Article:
Sweeteners lead me to additional hunger...that means gum, diet soda, and even too much Stevia.

For some reason, more than one cup of coffee will lead me to have increased hunger.

Other things that make me hungry: sleep deprivation (which I struggle with) and stress/anxiety.

So, I think you need to determine what causes you to have increased hunger. Perhaps you're not eating enough. Perhaps you're eating foods which don't nourish your body. Maybe you need to start eating a lot more veggies? Maybe you're not getting enough healthy fats?

If none of these issues are the reason, then perhaps you need to see a doctor to rule out any medical conditions.

I know that my husband struggles a lot with huge hunger, as I call it. He has been this way since he was a baby. He consumed three times as much food as other babies. He wasn't heavy as a child though because he was incredibly active. However, he's overweight now because he's sedentary and he eats all the wrong foods. I believe he could do better if he chose foods that have no empty calories and if he exercised. It would be very difficult but worth it.

Also, I think that once you get into the groove of eating well in a way that gives your body what it needs (and perhaps you should see a nutritionist), over time, this will become much easier. I believe our gut bacteria does a lot to stimulate cravings and hunger. I've copied something short you might find of interest:

Hungry? It's All In Your Gut [Science Blog] There are already so many factors that can make hunger seem out of our control—emotions, a sweet tooth, that time of the month. Now, scientists are adding one more: Gut bacteria. Researchers reporting in the Journal of Bacteriology suggest that the millions of bacteria living in our stomachs and intestines respond to nutrients in the food we eat, and emit compounds that determine the timing and intensity of our hunger cues. This investigation is the latest in a series of studies that link gut bacteria to everything from type 2 diabetes to cancer. (For more info on gut bacteria, and how you can cultivate a healthy colony, check out What Belly Bacteria Says About Your Health.)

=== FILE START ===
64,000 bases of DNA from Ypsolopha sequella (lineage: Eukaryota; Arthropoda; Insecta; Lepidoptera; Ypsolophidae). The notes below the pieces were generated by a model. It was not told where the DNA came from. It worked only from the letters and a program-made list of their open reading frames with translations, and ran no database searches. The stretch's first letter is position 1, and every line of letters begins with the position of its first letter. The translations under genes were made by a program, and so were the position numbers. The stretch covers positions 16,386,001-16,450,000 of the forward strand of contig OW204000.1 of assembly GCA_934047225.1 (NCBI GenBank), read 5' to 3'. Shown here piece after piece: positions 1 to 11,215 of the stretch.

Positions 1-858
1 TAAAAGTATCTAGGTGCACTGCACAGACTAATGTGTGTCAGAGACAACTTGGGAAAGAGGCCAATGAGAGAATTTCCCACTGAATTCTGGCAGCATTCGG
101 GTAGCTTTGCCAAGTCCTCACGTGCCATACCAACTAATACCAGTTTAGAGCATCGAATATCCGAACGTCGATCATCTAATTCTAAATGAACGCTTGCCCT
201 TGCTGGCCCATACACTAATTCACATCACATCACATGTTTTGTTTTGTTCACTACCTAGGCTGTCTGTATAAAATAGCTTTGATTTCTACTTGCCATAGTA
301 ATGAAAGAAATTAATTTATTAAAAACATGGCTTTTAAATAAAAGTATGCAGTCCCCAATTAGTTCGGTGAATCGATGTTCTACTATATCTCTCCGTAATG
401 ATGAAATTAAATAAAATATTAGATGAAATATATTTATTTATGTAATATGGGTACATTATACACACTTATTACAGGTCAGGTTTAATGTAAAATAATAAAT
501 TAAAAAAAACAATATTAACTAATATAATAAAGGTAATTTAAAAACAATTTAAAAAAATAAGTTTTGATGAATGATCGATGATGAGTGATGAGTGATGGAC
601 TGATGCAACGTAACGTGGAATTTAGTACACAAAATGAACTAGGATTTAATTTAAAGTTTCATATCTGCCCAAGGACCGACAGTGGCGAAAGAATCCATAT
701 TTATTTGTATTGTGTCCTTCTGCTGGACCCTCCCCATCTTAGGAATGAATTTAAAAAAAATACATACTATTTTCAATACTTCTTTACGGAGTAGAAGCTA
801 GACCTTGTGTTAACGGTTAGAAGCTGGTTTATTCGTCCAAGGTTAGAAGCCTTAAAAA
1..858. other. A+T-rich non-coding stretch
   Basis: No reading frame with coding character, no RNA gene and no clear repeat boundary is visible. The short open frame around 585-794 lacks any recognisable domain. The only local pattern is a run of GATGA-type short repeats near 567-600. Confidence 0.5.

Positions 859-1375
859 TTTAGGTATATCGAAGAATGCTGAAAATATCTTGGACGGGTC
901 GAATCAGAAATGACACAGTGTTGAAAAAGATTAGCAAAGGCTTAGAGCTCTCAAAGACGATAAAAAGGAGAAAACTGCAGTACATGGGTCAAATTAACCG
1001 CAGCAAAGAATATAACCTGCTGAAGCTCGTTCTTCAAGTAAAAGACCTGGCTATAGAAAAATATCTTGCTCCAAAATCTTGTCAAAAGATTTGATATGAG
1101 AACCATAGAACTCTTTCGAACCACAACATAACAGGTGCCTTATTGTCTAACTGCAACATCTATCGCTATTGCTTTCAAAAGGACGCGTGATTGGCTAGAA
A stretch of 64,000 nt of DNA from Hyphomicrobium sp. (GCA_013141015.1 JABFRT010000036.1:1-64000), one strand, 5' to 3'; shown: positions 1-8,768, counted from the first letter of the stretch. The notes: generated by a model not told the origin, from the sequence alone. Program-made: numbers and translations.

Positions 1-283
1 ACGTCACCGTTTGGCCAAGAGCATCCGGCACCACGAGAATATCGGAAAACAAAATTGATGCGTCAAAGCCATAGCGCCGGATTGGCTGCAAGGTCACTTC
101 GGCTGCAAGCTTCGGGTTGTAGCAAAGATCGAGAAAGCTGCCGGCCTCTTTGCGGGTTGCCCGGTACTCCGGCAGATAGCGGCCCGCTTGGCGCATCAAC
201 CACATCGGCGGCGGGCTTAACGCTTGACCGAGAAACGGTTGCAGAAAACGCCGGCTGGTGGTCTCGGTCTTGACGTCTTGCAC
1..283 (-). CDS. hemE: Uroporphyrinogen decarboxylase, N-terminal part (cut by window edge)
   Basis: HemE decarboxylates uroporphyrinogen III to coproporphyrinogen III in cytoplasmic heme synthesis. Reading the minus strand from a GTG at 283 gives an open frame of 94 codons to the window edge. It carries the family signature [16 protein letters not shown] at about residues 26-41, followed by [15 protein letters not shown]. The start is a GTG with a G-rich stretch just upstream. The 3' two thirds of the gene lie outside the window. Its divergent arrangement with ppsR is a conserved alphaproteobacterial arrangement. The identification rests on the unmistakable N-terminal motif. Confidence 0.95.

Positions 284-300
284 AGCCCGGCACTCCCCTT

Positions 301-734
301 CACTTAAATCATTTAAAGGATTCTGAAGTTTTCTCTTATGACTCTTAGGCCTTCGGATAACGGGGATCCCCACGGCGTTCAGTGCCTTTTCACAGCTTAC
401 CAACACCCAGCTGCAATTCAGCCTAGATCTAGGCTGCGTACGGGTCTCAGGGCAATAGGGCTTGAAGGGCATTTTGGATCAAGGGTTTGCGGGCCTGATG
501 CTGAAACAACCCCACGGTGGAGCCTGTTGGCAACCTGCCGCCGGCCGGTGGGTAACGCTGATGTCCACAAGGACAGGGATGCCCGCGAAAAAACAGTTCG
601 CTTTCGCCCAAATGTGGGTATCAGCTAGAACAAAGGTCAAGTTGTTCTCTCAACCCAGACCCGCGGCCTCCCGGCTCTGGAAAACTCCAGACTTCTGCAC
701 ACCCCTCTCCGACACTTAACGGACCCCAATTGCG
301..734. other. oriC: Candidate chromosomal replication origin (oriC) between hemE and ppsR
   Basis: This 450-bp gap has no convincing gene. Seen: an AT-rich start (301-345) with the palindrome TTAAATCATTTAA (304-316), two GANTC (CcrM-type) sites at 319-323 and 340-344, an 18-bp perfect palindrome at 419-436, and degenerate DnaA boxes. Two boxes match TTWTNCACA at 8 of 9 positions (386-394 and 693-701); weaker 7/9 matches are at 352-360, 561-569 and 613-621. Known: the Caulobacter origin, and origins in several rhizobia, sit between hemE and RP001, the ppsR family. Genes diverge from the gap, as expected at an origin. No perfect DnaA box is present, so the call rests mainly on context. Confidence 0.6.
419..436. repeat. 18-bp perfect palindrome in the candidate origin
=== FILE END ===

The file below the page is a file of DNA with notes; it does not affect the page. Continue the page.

Ok, I'm back. The thing I"ve learned is that eating healthy can change our gut bacteria and that might be something you could look into. There's hope and you can find a way. It might not be simple, but it's attainable. I wish you all the best.
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Old 12-01-2014, 08:50 AM   #5  
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So, you did that sandwich and pizza thing. Quit beating yourself up. You stumbled, but remember, if you had not the courage and power to begin this journey, that stumble would be your every step, every day. Try this. Get up, Get over it, Get on with it. Period. Don't look left. Don't look right. Look straight ahead to your goal. Eat a bigger more protein breakfast, instead of a sandwich, try some walnuts in a Greek yogurt, or some edamame, steamed in the microwave w/ a sprinkle of sea salt. Drink a glass of low fat milk. Read up on nutritional stuff and choose smarter choices. Be respectful of yourself. You can do absolutely anything you set your mind and heart to. I promise. Just get up, get over it and get on with it, and smile. Happiness and positivitivity is a choice, choose it. I know you can do this. You can.
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Old 12-01-2014, 09:17 AM   #6  
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Here's an option: instead of dropping your calories to your target range all at once, you edge your way down slowly. (Also, eat more at breakfast as the previous posters suggested).